My specific role in banking was as an Enterprise Valuation Analyst for the risk department. Highly leveraged companies required an independent valuation prior to receiving loan approval. This position was effectively an investment banker’s counterpart in the risk department. As my job title would suggest, the vast majority of my duties included performing enterprise valuations that typically consisted of a discounted cash flow (DCF) analysis in addition to a public and private comparables valuation. A key part of this process was arriving at a weighted average cost of capital (WACC) based on the capitalization of the target company and its peers. This process requires an in-depth understanding of the capital asset pricing model (CAPM), funding sources and capital structure. The IFM syllabus includes this material which was previously excluded in the MFE exam. Furthermore, the updated IFM material is complemented by Accounting and Finance VEE requirements and a Corporate Finance & ERM track for the FSA.
Business founders typically wear many hats. Despite the variety of roles I filled managing and growing Ampaire, I found many applications for the actuarial material I studied. Background knowledge of the time value of money, investment risk and project analysis helped me determine which business models provide investors with the greatest ROI. In addition to those concepts, the IFM syllabus even includes material on funding sources and a section on venture capital. While we hired a professional accountant to handle tax-filing and answer any confusing bookkeeping issues, VEE courses required by the SOA provide sufficient background to manage basic bookkeeping for a small business. Lastly, one particularly actuarial project arose when I had difficulty budgeting for a benefit we offered employees. Using knowledge from studying for actuarial exams, I fit a distribution to historical reimbursement distributions and employed a Monte Carlo simulation to set a reserve at the VaR 95% confidence level. While the intent of the actuarial designation is not likely to prepare students for entrepreneurship, the business and financial knowledge certainly held value in a variety of situations.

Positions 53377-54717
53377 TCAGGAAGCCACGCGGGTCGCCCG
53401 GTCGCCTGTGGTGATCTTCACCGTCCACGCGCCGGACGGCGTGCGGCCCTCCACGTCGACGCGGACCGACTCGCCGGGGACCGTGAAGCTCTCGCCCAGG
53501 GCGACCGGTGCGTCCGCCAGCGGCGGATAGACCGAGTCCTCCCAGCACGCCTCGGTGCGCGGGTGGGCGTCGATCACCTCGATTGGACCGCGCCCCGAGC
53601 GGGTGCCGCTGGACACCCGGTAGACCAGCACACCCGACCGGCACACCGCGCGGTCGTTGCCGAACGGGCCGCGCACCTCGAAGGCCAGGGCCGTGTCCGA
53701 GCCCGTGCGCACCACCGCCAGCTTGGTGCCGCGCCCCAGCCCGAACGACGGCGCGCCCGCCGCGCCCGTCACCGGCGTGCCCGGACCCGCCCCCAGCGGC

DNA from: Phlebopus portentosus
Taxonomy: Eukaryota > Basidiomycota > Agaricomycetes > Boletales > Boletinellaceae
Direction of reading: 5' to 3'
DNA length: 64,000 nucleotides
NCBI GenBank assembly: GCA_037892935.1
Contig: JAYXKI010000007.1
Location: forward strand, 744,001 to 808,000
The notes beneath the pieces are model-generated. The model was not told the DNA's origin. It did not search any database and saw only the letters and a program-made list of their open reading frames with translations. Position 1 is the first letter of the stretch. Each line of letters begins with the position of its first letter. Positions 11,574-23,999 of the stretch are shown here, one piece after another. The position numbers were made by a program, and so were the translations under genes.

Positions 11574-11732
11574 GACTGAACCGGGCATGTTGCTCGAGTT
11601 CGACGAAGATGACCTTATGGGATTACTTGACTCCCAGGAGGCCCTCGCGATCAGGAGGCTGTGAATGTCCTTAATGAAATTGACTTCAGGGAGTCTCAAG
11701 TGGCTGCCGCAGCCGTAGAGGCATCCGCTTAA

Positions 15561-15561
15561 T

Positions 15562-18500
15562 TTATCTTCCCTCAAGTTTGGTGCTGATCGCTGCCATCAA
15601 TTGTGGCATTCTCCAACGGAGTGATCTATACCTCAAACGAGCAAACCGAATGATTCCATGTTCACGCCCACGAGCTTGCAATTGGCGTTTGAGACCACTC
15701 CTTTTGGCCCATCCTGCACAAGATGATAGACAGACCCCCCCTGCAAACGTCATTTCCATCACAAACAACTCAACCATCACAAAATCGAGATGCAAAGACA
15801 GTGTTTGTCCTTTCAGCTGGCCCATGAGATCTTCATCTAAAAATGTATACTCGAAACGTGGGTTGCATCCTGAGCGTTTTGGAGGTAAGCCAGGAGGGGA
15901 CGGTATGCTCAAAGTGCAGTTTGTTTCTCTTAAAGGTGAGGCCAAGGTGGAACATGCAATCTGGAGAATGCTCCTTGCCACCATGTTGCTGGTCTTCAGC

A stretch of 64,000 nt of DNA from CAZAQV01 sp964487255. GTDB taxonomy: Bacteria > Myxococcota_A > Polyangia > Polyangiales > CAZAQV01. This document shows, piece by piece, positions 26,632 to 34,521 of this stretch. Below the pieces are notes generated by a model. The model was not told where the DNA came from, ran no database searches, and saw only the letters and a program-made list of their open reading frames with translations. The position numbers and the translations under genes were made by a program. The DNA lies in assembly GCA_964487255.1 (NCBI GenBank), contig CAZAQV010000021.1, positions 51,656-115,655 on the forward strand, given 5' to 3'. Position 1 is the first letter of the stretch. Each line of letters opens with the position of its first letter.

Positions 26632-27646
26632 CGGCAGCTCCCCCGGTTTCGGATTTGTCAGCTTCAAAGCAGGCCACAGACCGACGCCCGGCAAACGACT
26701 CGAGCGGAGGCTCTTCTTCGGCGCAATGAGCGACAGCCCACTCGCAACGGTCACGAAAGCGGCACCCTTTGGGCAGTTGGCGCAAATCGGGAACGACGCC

The overall ASA and FSA curriculum remains focused on equipping actuarial students with the statistical, economic and risk management knowledge for insurance, which has a long history of tracking data for such use. However, as other industries incorporate more data analytics they will experience emerging needs which coincide with the actuary’s growing skillset. The SOA’s revised curriculum, particularly IFM, is making an FSA actuary specialized in Corporate Finance & ERM or Quantitative Finance & Investment more competitive with the CFA and FRM designations for investment banking and traditional corporate finance roles. It remains to be seen if those industries will begin to recognize the FSA in that manner.
About the Author
Ryan K. Bilton, is an Actuarial Assistant at Axene Health Partners, LLC and is based in AHP’s Temecula, CA office.